MAR 28, 2019 9:00 AM PDT

Analysis of Cannabis for Pesticides and Mycotoxins Using UPLC-MS/MS and GC-MS/MS

C.E. Credits: P.A.C.E. CE Florida CE
  • Principal Scientist, Scientific Operation, Waters Corporation
      Marian has over 17 years of experience working as an analytical chemist supporting applications in the food and environmental, pharmaceutical and materials science industries. She has held several senior scientist positions developing quantitative analytical methods to meet regulatory requirements. Marian holds a Ph.D. in analytical chemistry from Cork Institute of Technology, Ireland. Currently, the focus of Marian's work is in the development of robust analytical methods to meet regulatory compliance in cannabis safety testing. She considers it an honour to work with other scientists to solve analytical problems using chromatography, sample preparation and mass spectrometry technologies.


    Quantitative methods for residual pesticides and mycotoxins analysis in cannabis should provide reliable coverage and robust methodology for the entire list of analytes to fulfill the state mandated safety tests.

    The detection sensitivity and specificity offered by LC/MS/MS is advantageous for determining trace levels of most pesticides and mycotoxins in complex matrices. However, not all pesticides ionize efficiently by conventional ionization techniques such as electrospray or atmospheric pressure chemical ionization.  In such cases, trace level detection of pesticides in the presence of a highly complex matrix can be challenging and variable leading to inconsistencies in the results.  The combination of LC-MS/MS and GC-MS/MS utilises the advantages of both techniques and can provide quantitative and confirmatory analysis of challenging compounds that can be analysed by either approach.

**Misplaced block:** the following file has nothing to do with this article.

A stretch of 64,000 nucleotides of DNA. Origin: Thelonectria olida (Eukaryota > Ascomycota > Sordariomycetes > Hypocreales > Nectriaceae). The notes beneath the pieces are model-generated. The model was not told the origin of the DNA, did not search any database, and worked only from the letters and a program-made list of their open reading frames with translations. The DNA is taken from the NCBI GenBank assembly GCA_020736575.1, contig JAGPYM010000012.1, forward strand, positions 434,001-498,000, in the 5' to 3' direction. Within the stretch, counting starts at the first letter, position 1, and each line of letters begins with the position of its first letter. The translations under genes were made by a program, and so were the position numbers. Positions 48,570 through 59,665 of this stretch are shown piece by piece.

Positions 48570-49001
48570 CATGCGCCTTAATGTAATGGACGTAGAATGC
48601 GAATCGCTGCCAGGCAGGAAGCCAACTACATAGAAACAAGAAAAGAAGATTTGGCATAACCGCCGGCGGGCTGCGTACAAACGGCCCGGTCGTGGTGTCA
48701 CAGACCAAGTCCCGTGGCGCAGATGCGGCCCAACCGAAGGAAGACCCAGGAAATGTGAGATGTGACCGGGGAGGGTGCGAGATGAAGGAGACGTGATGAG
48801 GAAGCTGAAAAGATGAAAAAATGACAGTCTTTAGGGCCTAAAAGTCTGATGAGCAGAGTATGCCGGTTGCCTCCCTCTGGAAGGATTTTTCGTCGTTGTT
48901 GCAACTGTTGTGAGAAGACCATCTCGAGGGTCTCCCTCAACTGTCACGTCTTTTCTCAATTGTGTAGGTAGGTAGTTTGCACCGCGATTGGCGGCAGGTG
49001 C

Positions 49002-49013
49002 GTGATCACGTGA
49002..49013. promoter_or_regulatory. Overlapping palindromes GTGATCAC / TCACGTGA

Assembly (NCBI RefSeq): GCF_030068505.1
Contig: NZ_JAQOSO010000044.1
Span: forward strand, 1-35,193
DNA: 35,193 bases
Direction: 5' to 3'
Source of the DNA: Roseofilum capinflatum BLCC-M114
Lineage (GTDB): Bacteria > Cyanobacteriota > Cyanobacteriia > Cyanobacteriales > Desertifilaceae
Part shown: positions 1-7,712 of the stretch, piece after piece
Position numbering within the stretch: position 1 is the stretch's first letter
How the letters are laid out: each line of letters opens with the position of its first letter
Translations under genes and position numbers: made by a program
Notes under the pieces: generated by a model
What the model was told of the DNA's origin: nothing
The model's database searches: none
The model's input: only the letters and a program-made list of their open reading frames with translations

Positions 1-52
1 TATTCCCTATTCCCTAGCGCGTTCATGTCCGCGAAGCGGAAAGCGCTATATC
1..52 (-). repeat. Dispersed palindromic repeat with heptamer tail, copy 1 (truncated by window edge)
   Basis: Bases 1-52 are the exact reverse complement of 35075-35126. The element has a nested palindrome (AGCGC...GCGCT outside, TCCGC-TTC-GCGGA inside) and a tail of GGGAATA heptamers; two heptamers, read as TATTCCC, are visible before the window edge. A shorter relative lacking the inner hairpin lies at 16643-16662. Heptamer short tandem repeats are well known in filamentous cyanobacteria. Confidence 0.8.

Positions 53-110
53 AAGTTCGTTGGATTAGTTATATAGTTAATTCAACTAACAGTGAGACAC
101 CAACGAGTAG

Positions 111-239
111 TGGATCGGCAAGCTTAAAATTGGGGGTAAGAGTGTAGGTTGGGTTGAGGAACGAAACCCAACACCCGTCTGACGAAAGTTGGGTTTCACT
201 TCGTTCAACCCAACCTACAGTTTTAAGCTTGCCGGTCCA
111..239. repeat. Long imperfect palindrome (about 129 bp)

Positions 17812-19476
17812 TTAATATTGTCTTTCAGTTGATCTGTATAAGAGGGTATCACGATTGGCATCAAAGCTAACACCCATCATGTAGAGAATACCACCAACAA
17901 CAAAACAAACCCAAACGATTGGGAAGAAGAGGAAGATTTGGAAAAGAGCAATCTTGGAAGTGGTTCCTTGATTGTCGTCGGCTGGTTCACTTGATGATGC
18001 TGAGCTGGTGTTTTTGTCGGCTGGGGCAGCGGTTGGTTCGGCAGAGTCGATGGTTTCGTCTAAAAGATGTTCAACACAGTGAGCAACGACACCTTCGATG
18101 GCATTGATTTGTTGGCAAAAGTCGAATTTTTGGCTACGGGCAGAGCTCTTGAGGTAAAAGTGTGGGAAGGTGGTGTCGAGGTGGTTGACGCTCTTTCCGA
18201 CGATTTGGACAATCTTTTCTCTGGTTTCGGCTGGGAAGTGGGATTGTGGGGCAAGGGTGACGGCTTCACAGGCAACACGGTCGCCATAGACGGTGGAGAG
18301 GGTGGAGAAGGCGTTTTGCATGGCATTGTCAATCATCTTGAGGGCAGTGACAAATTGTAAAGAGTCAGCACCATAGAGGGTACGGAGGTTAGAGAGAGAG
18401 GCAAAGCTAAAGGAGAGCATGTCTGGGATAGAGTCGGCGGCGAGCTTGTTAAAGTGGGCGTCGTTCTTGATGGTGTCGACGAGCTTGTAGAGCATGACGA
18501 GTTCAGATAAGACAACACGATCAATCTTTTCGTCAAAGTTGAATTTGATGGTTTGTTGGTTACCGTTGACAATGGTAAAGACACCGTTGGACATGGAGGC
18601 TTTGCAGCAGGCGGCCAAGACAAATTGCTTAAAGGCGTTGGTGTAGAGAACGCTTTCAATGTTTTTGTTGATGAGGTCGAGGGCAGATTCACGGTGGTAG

In this study, a comprehensive evaluation of pesticide analysis in cannabis flower matrix was performed using both analytical techniques. Sample extraction procedures were optimized and a simple dispersive SPE method was used for clean-up of the initial acetonitrile extract. 

    Methods met the regulatory requirements for cannabis pesticide residues and mycotoxins testing in the State of California. Overall method performance was evaluated by assessing recovery, matrix suppression, linearity, and sensitivity. The results from accuracy, precision and evaluation of matrix effects will be discussed. 

    Learning Objectives: 

    1. Workflow for the analysis of pesticide residues and mycotoxins in cannabis using both LC-MS/MS and GC-MS/MS
    2. Sample preparation using dSPE cleanup to reduce matrix effects for trace level detection of pesticides in cannabis. 

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